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Development of methods for the identification of genetic polymorphism

Arguello-Astorga, Jesus Rafael; (1999) Development of methods for the identification of genetic polymorphism. Doctoral thesis (Ph.D), UCL (University College London). Green open access

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Abstract

A unique feature of the human Major Histocompatibility Complex genes is their extensive polymorphism which is localised mainly within those regions encoding the groove of the HLA molecules. Comparison of HLA allelic sequences reveals a patchwork pattern in which an individual allele comprises a unique combination of sequence motifs, each of which is shared with other alleles, and only a few alleles have a unique sequence that is not present elsewhere in the HLA region. This feature of the HLA polymorphism has complicated the application of DNA-based methods that rely on sequence identification to type the HLA genes. To overcome this problem, two novel high resolution HLA typing methods were developed. The first utilises a set of only 40 probes, which identify the recombinational motifs present in exon 2 and 3 of the HLA class I genes, allowing a unique hybridisation pattern for each allele. The unambiguous identification of the alleles is achieved by the use of a new allelic separation technique called Complementary Strand Analysis. The second method, Reference Strand mediated Conformation Analysis (RSCA), differs from conventional sequence based typing methodologies in that the HLA type is assigned on the basis of accurate measurement of conformation dependent DNA mobility in polyacrylamide gel electrophoresis. RSCA utilises a fluorescent labelled locus specific reference DNA to selectively modify the molecular conformation of the tested DNA. The use of laser based instrumentation and computer software, in addition to internal DNA markers for correction of gel variability, allows the discrimination of HLA alleles which differ by one nucleotide in a DNA fragment nearly as large as a kilobase in length. RSCA has been successfully applied in blind studies of HLA typing demonstrating that is reproducible, able to identify new alleles, and to resolve ambiguous heterozygous combinations.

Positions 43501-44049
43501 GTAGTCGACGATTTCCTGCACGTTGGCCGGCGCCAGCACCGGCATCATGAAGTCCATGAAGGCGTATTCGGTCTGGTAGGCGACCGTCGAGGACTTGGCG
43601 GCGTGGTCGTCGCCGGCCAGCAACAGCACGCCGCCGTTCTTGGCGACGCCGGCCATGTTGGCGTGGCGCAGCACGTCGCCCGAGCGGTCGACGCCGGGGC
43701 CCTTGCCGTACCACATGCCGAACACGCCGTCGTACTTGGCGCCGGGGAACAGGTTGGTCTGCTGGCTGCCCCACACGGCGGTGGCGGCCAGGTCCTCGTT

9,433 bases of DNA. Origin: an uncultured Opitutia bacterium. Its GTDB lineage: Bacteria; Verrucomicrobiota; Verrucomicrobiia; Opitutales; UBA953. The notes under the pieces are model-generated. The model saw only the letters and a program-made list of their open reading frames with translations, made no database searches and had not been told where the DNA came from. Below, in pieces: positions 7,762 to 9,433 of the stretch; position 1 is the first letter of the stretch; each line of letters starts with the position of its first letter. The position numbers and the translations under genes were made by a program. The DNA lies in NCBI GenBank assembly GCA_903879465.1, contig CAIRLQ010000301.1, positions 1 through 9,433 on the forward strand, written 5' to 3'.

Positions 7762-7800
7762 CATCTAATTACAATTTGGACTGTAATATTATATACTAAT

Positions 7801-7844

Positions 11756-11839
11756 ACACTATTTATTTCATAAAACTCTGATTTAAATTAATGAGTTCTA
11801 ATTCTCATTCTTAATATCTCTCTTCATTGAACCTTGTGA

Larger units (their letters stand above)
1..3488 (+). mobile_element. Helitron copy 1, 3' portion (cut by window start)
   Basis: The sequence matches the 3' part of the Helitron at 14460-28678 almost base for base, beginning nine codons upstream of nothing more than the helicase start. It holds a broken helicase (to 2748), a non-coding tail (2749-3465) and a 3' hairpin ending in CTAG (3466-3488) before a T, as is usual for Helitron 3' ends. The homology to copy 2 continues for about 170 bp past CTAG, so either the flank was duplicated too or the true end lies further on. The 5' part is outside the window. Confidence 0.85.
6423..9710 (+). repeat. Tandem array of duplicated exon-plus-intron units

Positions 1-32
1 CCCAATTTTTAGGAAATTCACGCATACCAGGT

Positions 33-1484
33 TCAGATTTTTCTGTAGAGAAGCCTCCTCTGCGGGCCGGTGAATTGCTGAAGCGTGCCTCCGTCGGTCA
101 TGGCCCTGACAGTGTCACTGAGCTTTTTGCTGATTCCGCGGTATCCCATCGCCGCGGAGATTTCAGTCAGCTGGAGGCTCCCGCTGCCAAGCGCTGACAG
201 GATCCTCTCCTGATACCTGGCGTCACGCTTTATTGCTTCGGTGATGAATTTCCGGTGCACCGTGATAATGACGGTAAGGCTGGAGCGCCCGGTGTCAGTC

Type: Thesis (Doctoral)
Qualification: Ph.D
Title: Development of methods for the identification of genetic polymorphism
Open access status: An open access version is available from UCL Discovery
Language: English
Additional information: Thesis digitised by ProQuest.
Keywords: Biological sciences; Genetic polymorphisms
URI: https://discovery.ucl.ac.uk/id/eprint/10111009
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